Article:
But that was just half the story. If we keep planning, executing, gathering feedback and then use them for our further planning, we could create a more positive loop as compared to sticking to a plan and be done with it. This may sound tedious, but the backbone was already set up, and all we need to do was to adjust the numbers accordingly. The original projected numbers can be used as a guide or soft target for achievement.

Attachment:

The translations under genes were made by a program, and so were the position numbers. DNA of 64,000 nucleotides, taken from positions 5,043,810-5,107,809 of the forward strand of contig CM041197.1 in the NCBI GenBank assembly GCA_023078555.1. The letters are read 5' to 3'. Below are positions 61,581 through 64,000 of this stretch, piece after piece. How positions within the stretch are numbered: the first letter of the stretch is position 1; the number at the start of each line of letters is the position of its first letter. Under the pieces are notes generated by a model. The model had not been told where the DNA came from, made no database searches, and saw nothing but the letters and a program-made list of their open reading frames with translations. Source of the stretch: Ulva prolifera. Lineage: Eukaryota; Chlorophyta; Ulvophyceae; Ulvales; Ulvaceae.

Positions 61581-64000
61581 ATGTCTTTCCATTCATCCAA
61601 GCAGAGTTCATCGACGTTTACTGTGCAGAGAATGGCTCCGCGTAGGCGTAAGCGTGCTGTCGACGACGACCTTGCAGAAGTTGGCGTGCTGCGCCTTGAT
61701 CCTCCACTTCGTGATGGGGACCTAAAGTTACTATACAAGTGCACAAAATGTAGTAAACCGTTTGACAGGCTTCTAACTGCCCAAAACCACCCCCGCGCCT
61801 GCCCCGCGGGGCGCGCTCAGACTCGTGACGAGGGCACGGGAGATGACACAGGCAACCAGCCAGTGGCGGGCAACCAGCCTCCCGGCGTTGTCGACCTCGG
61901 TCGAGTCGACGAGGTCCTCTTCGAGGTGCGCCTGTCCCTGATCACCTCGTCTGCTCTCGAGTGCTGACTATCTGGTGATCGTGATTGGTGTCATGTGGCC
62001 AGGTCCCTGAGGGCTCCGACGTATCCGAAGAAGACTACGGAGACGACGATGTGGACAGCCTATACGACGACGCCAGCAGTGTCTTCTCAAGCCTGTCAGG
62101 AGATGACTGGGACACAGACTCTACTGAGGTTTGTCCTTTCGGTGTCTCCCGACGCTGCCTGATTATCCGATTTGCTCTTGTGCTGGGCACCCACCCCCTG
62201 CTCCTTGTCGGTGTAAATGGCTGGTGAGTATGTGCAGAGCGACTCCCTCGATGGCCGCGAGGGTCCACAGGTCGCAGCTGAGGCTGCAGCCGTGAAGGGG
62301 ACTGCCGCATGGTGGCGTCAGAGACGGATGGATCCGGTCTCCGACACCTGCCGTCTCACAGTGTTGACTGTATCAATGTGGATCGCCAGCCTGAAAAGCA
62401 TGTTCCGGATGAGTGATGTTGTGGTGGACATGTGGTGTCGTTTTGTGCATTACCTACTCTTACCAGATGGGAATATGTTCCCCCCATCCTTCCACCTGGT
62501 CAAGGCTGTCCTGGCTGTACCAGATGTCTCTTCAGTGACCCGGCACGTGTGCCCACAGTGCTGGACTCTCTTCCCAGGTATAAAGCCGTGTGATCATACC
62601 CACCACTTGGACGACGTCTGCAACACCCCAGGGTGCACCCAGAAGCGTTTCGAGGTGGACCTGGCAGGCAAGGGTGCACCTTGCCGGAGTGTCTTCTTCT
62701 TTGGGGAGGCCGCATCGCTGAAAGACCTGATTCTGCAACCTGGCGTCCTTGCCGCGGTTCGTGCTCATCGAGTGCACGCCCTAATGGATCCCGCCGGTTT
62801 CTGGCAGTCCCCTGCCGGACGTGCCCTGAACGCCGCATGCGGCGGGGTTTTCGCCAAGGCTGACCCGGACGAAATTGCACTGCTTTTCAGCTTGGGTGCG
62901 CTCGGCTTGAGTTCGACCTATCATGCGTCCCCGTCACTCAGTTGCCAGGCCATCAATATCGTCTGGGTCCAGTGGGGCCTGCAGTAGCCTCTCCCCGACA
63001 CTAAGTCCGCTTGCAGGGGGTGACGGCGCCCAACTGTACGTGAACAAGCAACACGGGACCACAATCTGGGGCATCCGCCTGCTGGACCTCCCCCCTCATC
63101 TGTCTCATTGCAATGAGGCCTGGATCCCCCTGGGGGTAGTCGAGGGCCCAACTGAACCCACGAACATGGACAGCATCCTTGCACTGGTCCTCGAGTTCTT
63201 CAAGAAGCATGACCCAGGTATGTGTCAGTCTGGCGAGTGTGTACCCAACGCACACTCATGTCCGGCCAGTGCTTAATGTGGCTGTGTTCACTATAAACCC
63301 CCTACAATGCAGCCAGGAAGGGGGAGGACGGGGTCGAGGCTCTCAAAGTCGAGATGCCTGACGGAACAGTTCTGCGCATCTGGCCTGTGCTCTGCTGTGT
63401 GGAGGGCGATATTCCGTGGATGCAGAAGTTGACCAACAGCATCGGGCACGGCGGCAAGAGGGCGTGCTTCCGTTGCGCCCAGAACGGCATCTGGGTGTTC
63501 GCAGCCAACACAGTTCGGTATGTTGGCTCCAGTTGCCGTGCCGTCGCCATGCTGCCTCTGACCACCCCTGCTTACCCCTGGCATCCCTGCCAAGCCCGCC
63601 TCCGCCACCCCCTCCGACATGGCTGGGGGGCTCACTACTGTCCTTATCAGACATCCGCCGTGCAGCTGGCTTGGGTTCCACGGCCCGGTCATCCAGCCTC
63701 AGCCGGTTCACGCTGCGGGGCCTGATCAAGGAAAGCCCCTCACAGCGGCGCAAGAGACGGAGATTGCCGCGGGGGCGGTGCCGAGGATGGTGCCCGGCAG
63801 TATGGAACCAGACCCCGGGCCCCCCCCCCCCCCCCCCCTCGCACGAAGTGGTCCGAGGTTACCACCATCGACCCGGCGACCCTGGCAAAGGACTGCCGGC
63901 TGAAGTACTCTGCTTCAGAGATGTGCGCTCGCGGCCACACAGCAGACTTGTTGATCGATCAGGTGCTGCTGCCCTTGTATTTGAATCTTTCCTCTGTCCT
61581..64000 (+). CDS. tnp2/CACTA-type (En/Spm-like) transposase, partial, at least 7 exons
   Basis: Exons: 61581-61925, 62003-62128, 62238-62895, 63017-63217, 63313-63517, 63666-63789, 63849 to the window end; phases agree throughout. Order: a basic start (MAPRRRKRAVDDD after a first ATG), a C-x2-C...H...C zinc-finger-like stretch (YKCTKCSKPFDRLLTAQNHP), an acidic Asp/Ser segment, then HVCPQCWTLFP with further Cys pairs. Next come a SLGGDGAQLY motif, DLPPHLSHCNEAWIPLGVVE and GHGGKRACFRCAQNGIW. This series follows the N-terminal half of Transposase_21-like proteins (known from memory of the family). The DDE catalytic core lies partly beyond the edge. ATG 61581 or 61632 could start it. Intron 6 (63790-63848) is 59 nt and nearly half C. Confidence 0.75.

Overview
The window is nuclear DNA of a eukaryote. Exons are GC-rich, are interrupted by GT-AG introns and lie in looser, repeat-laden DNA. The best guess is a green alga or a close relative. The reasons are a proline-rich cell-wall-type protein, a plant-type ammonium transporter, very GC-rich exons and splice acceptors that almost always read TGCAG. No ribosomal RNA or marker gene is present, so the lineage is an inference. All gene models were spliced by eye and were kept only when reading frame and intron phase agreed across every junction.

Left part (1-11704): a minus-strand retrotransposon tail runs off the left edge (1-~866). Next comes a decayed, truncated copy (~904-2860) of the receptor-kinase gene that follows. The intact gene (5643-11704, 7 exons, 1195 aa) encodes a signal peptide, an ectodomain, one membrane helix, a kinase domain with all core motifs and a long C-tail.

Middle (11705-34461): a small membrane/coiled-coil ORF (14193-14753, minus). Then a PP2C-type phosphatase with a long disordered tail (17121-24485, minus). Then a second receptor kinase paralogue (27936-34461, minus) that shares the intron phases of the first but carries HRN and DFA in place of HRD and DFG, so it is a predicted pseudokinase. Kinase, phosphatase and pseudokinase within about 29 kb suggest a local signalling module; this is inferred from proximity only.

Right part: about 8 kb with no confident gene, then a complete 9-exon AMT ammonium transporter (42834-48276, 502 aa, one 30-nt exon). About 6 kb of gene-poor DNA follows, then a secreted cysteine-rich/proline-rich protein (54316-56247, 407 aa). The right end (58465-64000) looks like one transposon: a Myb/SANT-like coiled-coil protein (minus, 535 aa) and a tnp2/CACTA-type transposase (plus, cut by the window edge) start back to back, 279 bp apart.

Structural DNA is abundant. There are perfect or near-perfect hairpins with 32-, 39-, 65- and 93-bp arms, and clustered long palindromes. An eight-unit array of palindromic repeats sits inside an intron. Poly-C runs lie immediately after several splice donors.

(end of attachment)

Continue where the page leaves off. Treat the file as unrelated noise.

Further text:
Financial planning for investing, retirement, expenses, etc., is a never-ending job, because they are many assumptions to be made, variables and needs to be considered, and figures to be projected, and one, some or all of these may change, sometimes drastically, and we must take in the new ones to factor in and generate another plan again for the time being. 


Hence the conclusion of it all is the title of this blog post.